Now we are reaching 2023 futures planning. In addition to potatoes and peppers again, I hope to plant some weird things that I cannot get at the store or from the aforementioned farm my sons work at. The space I have does not lead to self-sufficiency really, just life-improvement. I am well into the planning stages and am considering seeds. Our neighbors next door--who are apparently fine with gardens--gave us some zucchini. I actually made a salad from them that I liked. Maybe, just maybe, one plant...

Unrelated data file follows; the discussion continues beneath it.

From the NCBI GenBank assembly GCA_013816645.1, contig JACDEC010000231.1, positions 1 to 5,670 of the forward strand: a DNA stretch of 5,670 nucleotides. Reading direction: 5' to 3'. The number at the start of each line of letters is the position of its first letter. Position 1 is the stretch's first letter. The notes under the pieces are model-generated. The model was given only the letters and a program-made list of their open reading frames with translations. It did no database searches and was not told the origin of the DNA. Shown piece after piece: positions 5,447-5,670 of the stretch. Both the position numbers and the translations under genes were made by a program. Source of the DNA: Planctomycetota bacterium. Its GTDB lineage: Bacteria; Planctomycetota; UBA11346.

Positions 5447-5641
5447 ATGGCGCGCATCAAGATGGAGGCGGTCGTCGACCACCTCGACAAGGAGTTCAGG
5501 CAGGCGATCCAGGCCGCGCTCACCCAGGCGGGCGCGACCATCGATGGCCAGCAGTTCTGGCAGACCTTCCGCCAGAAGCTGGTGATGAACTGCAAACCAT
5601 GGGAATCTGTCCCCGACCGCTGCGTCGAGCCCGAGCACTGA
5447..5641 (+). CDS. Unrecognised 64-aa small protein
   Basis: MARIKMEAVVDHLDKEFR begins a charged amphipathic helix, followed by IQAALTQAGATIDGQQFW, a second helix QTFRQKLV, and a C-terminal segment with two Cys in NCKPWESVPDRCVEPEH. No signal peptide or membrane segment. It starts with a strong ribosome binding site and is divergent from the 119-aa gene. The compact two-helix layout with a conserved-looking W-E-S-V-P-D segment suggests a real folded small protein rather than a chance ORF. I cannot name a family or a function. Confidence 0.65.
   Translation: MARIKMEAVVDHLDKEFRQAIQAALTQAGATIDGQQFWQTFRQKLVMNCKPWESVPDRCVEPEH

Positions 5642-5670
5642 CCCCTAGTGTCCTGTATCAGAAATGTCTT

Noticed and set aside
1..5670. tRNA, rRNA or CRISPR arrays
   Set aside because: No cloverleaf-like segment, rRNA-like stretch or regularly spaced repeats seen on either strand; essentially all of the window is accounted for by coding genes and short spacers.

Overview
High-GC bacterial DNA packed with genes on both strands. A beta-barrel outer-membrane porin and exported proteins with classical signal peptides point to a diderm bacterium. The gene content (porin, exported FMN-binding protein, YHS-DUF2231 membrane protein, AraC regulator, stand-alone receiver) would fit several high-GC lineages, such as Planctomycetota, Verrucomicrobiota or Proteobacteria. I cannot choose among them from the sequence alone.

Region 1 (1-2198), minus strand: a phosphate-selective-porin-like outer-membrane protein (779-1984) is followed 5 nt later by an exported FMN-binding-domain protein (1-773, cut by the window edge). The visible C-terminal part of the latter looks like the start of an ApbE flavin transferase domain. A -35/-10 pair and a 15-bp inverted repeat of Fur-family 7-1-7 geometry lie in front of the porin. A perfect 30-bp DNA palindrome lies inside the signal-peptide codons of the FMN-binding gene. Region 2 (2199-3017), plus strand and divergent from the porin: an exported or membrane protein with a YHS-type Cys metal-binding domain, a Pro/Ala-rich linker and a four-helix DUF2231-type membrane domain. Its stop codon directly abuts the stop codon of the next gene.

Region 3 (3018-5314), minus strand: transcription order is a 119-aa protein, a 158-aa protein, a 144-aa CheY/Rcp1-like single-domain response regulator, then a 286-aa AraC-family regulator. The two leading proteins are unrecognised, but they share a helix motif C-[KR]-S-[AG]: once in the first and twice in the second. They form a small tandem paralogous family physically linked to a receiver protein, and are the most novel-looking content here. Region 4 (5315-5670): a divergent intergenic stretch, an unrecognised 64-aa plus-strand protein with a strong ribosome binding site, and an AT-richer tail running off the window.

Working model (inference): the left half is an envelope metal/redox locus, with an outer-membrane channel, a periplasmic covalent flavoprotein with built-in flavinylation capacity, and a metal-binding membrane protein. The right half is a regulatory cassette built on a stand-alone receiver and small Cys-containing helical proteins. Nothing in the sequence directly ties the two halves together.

There will be flowers, too. Ever since the plague I have valued the aesthetic elements of the garden. It is a somewhat wild spot in the midst of the manicured lawns and the pavement that surround us. I have had a lot of coffee out there and written a ton of sermons. May it continue to be inspirational. We could all use an inspiring year.
I am a full-time pastor in a small, progressive church in Massachusetts. This blog is about the non-church things I do to find spiritual sustenance.